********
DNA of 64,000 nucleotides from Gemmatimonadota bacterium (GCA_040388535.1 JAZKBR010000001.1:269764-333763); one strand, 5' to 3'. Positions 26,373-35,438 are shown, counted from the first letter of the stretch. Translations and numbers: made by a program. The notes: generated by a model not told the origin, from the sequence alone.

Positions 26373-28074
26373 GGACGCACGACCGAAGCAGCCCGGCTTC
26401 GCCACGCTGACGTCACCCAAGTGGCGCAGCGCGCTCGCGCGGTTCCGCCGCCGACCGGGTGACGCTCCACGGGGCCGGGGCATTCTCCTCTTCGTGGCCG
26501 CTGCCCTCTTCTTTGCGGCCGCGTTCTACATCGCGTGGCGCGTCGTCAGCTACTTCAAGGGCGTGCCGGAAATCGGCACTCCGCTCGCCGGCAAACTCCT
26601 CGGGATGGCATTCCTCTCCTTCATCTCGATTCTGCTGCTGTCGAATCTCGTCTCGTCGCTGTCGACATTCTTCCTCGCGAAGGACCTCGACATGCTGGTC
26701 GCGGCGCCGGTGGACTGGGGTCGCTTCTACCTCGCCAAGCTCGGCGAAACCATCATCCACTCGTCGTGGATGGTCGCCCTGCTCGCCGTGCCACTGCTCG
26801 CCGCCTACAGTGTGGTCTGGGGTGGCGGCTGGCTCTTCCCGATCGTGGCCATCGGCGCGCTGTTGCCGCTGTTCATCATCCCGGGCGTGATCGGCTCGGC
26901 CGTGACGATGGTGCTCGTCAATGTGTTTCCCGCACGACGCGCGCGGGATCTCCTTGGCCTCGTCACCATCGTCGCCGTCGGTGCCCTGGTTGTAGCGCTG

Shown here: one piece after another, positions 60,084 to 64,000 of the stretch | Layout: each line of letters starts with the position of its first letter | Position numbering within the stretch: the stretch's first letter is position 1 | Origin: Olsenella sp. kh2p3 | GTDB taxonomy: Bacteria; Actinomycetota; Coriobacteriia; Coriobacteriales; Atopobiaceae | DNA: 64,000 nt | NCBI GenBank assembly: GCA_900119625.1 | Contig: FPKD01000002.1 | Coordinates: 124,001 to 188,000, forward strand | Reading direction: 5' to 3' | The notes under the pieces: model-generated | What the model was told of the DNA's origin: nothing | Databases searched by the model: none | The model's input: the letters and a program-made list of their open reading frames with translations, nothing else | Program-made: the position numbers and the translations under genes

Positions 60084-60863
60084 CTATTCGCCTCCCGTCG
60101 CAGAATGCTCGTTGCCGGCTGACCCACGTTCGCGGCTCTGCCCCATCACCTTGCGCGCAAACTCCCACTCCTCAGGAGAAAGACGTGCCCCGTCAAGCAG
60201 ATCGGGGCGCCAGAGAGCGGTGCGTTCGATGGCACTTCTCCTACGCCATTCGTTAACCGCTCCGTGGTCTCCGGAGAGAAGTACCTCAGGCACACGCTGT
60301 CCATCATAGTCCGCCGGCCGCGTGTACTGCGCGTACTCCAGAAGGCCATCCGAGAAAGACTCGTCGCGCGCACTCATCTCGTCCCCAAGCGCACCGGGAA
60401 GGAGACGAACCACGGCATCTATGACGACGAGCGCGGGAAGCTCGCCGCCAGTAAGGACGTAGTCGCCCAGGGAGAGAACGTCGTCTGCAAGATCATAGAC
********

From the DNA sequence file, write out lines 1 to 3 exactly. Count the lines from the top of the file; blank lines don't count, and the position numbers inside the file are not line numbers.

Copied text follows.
DNA of 64,000 nucleotides from Gemmatimonadota bacterium (GCA_040388535.1 JAZKBR010000001.1:269764-333763); one strand, 5' to 3'. Positions 26,373-35,438 are shown, counted from the first letter of the stretch. Translations and numbers: made by a program. The notes: generated by a model not told the origin, from the sequence alone.

Positions 26373-28074
26373 GGACGCACGACCGAAGCAGCCCGGCTTC